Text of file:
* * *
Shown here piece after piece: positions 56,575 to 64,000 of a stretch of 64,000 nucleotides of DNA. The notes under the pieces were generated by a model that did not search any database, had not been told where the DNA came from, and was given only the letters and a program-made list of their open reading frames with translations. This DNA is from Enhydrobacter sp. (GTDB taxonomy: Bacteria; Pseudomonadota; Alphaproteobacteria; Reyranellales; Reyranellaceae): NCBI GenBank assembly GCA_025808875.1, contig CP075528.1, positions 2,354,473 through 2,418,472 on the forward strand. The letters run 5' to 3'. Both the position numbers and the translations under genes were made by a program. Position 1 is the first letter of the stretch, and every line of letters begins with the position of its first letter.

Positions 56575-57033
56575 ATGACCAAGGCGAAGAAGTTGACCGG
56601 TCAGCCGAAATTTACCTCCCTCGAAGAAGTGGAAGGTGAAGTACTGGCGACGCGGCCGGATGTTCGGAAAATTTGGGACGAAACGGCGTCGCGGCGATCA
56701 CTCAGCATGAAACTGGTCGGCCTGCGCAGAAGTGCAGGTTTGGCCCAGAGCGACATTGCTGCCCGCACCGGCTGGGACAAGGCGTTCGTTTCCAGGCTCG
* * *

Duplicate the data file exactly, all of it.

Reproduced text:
Shown here piece after piece: positions 56,575 to 64,000 of a stretch of 64,000 nucleotides of DNA. The notes under the pieces were generated by a model that did not search any database, had not been told where the DNA came from, and was given only the letters and a program-made list of their open reading frames with translations. This DNA is from Enhydrobacter sp. (GTDB taxonomy: Bacteria; Pseudomonadota; Alphaproteobacteria; Reyranellales; Reyranellaceae): NCBI GenBank assembly GCA_025808875.1, contig CP075528.1, positions 2,354,473 through 2,418,472 on the forward strand. The letters run 5' to 3'. Both the position numbers and the translations under genes were made by a program. Position 1 is the first letter of the stretch, and every line of letters begins with the position of its first letter.

Positions 56575-57033
56575 ATGACCAAGGCGAAGAAGTTGACCGG
56601 TCAGCCGAAATTTACCTCCCTCGAAGAAGTGGAAGGTGAAGTACTGGCGACGCGGCCGGATGTTCGGAAAATTTGGGACGAAACGGCGTCGCGGCGATCA
56701 CTCAGCATGAAACTGGTCGGCCTGCGCAGAAGTGCAGGTTTGGCCCAGAGCGACATTGCTGCCCGCACCGGCTGGGACAAGGCGTTCGTTTCCAGGCTCG